Rural healthcare providers received encouraging news last week when they learned that $400 million is planned to be poured into a federal program in health information technology that could ultimately connect more than 6,000 healthcare providers nationwide.
At an American Health Information Community meeting in Chicago last week, Kevin Martin, chairman of the Federal Communications Commission, offered his proposed recommendations for the FCCs Rural Health Care Pilot Program, which was approved in 2006 and originally called for about $200 million over two years.
Commission members have yet to endorse the specifics of Martins proposal, which would dedicate more than $400 million over three years to construct broadband telehealth networks in 42 states and three U.S. territories that are linked to a national backbone provider.
The plan would connect 6,000 healthcare providersincluding hospitals, community health centers, universities, public health agencies and research facilitiesacross the country.
The FCC received 81 applications from healthcare providers in states and regions this year, and an FCC spokesman said the commission must still vote on which applications will receive funding. Northern Illinois University submitted an application for about $22 million on behalf of Illinois Rural Health Net, a network of 12 institutions including universities and hospitals.
It may not help them today, said Pat Schou, executive director of the Illinois Critical Access Network, which is a part of the Illinois Rural Health Net. It will help them in three, five, 10 years. Its to increase the technology infrastructure for broadband.
The pilot program will fund up to 85% of the cost to deploy those networks, which will provide telehealth and telemedicine services that support clinical care, consumer and professional health education, public health, health administration, research and electronic health records.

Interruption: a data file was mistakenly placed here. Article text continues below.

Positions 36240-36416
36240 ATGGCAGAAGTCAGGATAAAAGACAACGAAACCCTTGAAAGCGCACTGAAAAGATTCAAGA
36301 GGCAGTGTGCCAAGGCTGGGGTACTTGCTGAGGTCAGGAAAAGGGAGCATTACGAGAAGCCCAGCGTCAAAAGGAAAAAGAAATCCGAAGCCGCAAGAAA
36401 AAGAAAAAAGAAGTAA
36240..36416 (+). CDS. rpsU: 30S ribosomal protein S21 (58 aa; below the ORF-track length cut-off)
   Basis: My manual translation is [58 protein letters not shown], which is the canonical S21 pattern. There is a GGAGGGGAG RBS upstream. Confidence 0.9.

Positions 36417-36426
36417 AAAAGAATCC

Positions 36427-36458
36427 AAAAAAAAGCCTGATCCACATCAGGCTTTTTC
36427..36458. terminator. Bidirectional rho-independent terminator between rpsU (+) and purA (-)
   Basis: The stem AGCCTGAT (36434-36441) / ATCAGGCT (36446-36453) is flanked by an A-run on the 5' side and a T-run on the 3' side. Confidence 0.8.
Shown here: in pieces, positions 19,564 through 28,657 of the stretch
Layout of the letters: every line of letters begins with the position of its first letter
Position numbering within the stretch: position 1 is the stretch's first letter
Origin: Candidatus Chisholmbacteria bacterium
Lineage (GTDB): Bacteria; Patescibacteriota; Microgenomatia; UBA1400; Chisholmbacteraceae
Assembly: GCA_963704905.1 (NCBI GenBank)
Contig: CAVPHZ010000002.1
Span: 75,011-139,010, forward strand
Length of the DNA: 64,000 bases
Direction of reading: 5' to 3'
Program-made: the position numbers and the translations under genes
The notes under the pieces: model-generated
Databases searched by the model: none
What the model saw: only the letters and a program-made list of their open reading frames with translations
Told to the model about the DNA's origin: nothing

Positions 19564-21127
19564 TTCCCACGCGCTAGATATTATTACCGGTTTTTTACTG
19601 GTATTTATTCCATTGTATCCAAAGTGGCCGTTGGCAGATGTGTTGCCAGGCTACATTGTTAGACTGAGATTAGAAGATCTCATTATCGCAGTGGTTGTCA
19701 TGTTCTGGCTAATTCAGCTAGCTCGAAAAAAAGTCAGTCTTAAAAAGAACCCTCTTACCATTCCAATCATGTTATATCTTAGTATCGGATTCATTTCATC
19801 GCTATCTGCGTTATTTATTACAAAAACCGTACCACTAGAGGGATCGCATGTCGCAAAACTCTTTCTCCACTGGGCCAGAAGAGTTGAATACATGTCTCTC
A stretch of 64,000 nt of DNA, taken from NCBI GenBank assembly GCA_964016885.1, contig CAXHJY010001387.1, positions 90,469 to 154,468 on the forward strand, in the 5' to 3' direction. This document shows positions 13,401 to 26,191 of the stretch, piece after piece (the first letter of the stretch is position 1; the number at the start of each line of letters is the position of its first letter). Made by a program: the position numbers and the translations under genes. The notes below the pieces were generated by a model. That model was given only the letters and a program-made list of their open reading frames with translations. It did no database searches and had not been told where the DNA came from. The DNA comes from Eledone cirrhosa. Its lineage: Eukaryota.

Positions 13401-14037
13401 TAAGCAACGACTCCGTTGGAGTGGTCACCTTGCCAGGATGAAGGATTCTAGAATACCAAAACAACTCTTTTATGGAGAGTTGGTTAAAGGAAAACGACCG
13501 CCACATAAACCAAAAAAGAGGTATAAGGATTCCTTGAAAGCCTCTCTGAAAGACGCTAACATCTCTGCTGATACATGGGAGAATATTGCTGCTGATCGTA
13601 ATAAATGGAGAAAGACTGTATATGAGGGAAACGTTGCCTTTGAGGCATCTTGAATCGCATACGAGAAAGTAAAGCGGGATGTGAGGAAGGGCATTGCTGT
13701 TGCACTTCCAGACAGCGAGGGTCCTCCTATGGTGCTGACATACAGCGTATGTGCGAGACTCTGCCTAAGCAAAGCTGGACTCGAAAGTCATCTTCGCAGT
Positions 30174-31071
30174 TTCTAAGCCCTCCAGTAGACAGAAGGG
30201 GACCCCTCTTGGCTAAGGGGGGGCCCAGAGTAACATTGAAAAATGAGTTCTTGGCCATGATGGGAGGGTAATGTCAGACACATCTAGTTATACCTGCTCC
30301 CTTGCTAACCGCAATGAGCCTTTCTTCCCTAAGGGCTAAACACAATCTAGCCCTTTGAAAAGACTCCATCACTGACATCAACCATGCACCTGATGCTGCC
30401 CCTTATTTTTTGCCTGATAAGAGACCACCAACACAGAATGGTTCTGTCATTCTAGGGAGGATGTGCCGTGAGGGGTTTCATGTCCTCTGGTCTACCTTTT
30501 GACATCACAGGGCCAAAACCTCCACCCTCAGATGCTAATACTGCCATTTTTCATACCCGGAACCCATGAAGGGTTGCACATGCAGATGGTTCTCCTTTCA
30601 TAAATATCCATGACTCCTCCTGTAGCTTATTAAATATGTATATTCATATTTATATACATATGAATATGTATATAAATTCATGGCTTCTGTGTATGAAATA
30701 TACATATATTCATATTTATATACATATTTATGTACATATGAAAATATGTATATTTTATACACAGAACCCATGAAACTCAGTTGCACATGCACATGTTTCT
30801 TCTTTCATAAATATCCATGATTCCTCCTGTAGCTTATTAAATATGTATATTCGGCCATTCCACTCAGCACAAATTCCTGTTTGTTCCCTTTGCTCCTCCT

In addition to providing much-needed broadband for healthcare providers in rural and underserved areas, the program also encourages providers to make use of existing funding that has gone unused, according to an FCC written order from last year.
In the Telecommunications Act of 1996, Congress sought to provide rural healthcare providers an affordable rate for the services necessary for the provision of telemedicine and instruction related to those services, which led the FCC to adopt a rural healthcare mechanism funded by the Universal Service Fund, the order said. Last fall, the FCC said they would create a pilot program to take that underused money to use for additional things, said Tim Fry, manager of government affairs at the National Rural Health Association. One of the things they said they would set up is health information networks.
Avera Health in Sioux Falls, S.D., worked with Regional Health in Rapid City, S.D., and Horizon Health Corp., a network of community health centers, to submit an application for $3 million from the pilot program, said Jim Veline, senior vice president and chief information officer at Avera.
In addition to allowing the hospital to share clinical information reliably with other providers, the funding would help Avera build on that infrastructure if its proposal is accepted. This certainly acts as a catalyst to move us forward, Veline said.
FCC Chairman Martin is expected to make additional announcements about the program in North Carolina on Nov. 19.